Potential U.S. adversaries pay attention to U.S. military capability and capacity. If the U.S. has a prolonged mobilization timeline, a smart strategy for a nation wishing to secure regional interests contrary to U.S. interests is to do it fast: achieve your military objectives, and disrupt political systems and national cohesion, all before the U.S.-based forces arrive, thereby confronting them with a fait accompli. War is becoming faster, more violent, and more complex, and it is increasing in scope and scale across all domains, including cyberspace. All of this supports a strategy enabled by speed of tailoring, expansion, and deployment. For example, the 2014 crisis in Ukraine demonstrated how Russia’s use of its new-generation warfare that relied on quick actions by uniformed and civilian-clad troops supported by advanced technology, proved devastating and decisive in seizing the Crimea and stripping away key eastern regions from Ukrainian control.

Few things spread faster than good ideas. Seeing that such approaches work, future adversaries are likely to employ similar ones to quickly secure their regional interests. How is the Army preparing for this? It is currently focused on “Multi-Domain Battle,” a concept that seeks for ground combat forces to outmaneuver adversaries both physically and cognitively across all domains.  However, Multi-Domain Battle ignores the mobilization problem, concerning itself with the operational and tactical actions in a theater of war. It assumes away the mobilization actions that moved those forces into place.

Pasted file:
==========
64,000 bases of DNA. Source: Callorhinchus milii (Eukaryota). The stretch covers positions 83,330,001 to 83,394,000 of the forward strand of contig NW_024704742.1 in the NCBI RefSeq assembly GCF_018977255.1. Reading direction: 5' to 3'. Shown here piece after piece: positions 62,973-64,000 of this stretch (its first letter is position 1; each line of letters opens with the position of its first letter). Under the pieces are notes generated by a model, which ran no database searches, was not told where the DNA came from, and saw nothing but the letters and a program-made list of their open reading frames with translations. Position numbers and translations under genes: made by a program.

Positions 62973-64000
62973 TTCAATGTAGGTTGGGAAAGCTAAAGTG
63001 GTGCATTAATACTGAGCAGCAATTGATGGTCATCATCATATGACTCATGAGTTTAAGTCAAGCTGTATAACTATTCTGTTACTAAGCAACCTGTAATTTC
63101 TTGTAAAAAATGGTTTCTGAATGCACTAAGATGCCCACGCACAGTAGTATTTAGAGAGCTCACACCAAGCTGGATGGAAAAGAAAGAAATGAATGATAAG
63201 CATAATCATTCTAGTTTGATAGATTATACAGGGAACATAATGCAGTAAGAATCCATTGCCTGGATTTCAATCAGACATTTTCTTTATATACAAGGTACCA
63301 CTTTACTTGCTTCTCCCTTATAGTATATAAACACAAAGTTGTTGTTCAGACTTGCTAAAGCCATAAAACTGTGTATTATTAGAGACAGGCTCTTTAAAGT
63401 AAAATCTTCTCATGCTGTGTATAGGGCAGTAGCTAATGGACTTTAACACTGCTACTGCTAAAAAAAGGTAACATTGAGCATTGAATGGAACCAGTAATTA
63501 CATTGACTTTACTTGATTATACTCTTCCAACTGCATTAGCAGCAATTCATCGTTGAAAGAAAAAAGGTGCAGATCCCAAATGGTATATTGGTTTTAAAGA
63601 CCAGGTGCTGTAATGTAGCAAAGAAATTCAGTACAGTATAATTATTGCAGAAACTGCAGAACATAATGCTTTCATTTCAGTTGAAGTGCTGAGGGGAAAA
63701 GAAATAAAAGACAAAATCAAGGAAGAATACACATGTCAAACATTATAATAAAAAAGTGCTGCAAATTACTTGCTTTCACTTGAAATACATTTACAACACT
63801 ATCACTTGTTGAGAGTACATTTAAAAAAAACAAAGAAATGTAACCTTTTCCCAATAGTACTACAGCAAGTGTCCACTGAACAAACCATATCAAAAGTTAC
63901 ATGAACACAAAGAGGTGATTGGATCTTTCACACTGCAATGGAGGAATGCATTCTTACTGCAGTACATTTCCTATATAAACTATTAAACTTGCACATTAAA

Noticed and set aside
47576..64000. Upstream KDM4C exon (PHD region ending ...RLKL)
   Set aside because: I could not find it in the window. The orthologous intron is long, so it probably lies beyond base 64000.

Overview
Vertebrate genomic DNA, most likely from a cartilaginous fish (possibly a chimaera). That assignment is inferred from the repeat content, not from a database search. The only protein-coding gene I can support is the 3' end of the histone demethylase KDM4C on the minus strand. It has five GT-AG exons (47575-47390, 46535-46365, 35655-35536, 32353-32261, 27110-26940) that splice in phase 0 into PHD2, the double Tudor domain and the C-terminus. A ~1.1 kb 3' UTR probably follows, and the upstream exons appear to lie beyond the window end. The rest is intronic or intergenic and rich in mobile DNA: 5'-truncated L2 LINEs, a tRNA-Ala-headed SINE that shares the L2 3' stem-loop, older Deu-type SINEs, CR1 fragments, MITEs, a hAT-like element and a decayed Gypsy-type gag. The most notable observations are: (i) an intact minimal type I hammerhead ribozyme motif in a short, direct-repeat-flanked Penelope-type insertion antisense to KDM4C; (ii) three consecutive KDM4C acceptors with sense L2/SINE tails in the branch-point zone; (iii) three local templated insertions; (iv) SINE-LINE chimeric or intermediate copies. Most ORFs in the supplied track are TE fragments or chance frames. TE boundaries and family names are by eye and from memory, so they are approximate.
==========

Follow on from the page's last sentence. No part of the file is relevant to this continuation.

The U.S. and its allies no longer have the time to mobilize methodically, nor do they have the opportunity to recover from a slow start as was the case in many earlier wars.

A nation that does not have trained and ready forces in place at the start of a war has historically used three different strategies to give itself time to recover from an initial disadvantage. First, if it has strategic depth it can accept defeat in early battles, and in later battles retake what it lost. This was the U.S. strategy in the Pacific War in World War II. A second strategy is to rely on allies to hold the line while the nation gets ready for war, preserving a foothold for deployment into theater. This was the U.S.’s European strategy in World War II and (with some exceptions) World War I. The final strategy involves using well-trained but inadequate (in either numbers or capability) forces at the start of the war, relying on them to hold or slow an adversary to create time and space for mobilized forces to arrive. This was the U.S.’s strategy for fighting a (thankfully hypothetical) Soviet-led invasion of NATO nations.

Of the three approaches, only the third involved a rapid, planned mobilization, but it also relied on significant numbers of forward-stationed U.S. forces, something the United States no longer has.